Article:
[Tutor] Storing dictionary value, indexed by key, into a variable

Peter Otten __peter__ at web.de
Thu Apr 3 21:08:59 CEST 2014

John Aten wrote:

> I apologize for the omissions, I thought that I had isolated the problem,
> but I was way off the mark. The problem was, as suggested by Danny and
> Peter, in the function where the dictionary is assigned. I ran the type
> function, as Alex advised, and lo and behold the function was returning a
> string. In researching this, I learned that a function can return multiple
> values, so I expanded things a bit. Now, the function that randomly
> selects which demonstrative to drill also selects which a string to
> present as the clue (the first part, anyway), and returns the dictionary
> and the first part of the clue in a tuple. I then unpack that tuple into
> variables and work with those.
> The thing is, this looks really messy Could anyone give me some pointers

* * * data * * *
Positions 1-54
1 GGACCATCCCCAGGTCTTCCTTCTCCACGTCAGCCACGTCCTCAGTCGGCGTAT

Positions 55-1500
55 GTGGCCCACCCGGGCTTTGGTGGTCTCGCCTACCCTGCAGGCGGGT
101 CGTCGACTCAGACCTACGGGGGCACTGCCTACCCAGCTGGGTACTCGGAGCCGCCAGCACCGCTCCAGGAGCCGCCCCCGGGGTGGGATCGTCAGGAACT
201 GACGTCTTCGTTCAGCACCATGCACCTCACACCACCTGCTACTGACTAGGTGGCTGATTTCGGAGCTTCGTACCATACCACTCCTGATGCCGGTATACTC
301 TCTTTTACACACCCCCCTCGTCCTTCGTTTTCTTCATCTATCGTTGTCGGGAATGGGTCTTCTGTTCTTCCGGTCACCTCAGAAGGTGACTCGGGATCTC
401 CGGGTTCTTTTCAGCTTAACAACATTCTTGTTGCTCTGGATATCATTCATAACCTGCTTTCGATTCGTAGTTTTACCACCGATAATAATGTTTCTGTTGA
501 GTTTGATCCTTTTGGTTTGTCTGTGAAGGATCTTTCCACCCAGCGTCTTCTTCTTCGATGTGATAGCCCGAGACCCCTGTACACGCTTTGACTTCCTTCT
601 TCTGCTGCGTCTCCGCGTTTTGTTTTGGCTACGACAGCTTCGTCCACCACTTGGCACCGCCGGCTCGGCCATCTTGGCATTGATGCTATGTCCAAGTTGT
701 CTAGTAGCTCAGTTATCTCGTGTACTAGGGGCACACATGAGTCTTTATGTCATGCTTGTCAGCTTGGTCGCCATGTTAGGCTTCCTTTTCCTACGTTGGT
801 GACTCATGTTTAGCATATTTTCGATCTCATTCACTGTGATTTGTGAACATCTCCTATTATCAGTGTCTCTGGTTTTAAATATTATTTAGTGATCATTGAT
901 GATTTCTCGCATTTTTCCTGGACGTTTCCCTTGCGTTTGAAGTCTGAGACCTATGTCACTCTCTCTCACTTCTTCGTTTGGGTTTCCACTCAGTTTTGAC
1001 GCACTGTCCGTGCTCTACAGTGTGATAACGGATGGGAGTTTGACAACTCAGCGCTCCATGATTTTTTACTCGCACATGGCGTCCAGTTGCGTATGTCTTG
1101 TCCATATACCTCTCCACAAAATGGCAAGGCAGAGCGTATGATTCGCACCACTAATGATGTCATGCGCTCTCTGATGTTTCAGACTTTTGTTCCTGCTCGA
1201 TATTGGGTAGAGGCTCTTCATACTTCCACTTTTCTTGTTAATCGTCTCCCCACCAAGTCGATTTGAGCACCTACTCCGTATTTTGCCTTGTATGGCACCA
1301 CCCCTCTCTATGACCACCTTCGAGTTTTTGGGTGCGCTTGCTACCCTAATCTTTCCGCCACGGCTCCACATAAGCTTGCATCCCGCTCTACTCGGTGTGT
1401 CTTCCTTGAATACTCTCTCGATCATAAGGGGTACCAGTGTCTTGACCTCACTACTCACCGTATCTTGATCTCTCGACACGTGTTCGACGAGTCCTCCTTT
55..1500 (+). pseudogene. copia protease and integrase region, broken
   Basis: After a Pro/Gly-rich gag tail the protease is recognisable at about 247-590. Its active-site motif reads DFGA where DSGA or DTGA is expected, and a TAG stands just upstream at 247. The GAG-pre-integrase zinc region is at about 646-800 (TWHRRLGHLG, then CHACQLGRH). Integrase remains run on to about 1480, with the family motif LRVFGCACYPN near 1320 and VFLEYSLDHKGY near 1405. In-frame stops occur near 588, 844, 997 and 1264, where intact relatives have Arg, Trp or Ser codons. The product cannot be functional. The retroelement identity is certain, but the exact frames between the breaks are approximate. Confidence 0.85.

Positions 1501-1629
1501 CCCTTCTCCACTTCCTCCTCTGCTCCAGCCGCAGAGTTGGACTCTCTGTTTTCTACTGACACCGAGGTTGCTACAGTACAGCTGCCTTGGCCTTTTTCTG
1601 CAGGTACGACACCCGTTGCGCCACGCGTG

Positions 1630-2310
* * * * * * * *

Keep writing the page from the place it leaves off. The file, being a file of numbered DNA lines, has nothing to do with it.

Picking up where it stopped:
> on how this could be more elegantly done?

Instead of the many if...elif switches try to put the alternatives into a 
list, e. g.

>>> cases = [
... "Nominative",
... "Genitive",
... "Dative",
... "Accusative",
... "Ablative"
... ]

(These could also be tuples cases = [("nom", "Nominative"), ...] but I 
wouldn't bother because you can derive "nom" from "Nominative" when the need 
arises. How?)

You can then pick a random number in the range
0 <= random_number < len(cases) 
to choose an item from the list:

>>> import random
>>> cases[random.randrange(len(cases))]
>>> cases[random.randrange(len(cases))]

This operation is so common that there is a dedicated function:

>>> random.choice(cases)

Reimplement the chooseCase() function with this approach first and then see 
if you can build an appropriate list for an analogous implementation of 
chooseDemonstrative(). Come back here for more hints if you are stuck.

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